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Mol Gen Genet. 2000 Sep;264(1-2):154-63.

Characterization of the Neurospora crassa mus-25 mutant: the gene encodes a protein which is homologous to the Saccharomyces cerevisiae Rad54 protein.

Author information

1
Department of Regulation Biology, Faculty of Science, Saitama University, Urawa, Japan.

Abstract

Characterization of the Neurospora crassa mus-25 mutant suggests that it is defective in recombination repair and belongs to the uvs-6 epistasis group. It shows a high sensitivity to the alkylating agents methyl methanesulfonate (MMS) and N-methyl-N'-nitro-N-nitrosoguanidine (MNNG), but not to UV radiation. It is barren (i.e. does not produce ascospores) in homozygous crosses. The frequency of MMS-induced mutations at the ad-3 loci is approximately three times higher than in the wild type. The ratio of homologous to nonhomologous integration of the pMTR::HYG plasmid is much lower than in wild type. The mus-25 mutant is epistatic to the mei-3 mutant for MMS sensitivity. mei-3, which is a homololog of the Saccharomyces cerevisiae gene RAD51, is a member of the uvs-6 epistasis group which contains several genes that are homologous to recombination repair genes in other organisms. The mus-25 gene was cloned by identifying a genomic DNA fragment which complements the MMS sensitivity of the mutant. The amino acid sequence deduced from the cloned DNA showed a high degree of homology to the Rad54 protein, which is involved in recombinational repair in S. cerevisiae. Comparison of the nucleotide sequences of the genomic and cDNAs of the mus-25 gene revealed an ORF of 2505 bp with a single 118-bp intron beginning immediately after the second nucleotide of the AUG start codon. The molecular weight of the deduced gene product was 93.5 kDa. The transcript level was raised within 60 min after UV irradiation or MMS treatment, as also observed for the expression of the other N. crassa recombinational repair genes, suggesting the existence of a common mechanism which induces expression of the recombinational repair genes in response to DNA damage.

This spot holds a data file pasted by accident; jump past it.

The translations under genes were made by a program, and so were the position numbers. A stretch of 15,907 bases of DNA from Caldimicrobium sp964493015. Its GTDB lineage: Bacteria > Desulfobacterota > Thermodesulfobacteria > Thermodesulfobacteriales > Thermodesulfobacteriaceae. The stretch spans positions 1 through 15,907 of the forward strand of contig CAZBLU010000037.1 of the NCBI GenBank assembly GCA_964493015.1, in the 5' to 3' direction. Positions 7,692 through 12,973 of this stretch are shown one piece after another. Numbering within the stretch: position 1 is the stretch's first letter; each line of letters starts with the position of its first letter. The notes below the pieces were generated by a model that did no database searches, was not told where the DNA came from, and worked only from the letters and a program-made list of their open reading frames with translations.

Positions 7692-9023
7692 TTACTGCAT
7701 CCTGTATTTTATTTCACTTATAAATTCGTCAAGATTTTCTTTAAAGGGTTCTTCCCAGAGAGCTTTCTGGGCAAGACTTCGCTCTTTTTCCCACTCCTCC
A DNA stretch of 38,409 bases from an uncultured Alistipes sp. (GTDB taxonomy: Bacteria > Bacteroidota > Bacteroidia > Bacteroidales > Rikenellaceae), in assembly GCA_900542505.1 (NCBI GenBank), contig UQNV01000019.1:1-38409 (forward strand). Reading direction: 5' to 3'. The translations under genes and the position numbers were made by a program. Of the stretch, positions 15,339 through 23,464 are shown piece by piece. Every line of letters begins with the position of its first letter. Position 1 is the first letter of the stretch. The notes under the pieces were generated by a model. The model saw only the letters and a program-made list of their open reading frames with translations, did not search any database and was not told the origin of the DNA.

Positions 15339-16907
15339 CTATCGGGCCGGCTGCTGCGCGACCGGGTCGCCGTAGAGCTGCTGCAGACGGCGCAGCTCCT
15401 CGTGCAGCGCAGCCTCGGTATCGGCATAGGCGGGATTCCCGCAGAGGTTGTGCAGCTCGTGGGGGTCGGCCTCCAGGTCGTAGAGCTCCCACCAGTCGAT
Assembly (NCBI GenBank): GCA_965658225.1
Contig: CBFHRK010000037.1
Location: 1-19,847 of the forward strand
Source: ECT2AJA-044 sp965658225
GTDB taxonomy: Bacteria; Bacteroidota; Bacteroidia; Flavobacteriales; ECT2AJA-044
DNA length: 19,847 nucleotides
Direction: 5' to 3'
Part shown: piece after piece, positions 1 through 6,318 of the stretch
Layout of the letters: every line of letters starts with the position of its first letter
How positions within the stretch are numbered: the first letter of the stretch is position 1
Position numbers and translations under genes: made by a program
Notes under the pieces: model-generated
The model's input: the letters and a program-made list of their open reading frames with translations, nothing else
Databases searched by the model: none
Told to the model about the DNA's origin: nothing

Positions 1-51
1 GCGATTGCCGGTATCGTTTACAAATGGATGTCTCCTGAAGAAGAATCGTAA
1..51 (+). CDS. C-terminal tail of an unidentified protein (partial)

PMID:
11016845
[Indexed for MEDLINE]

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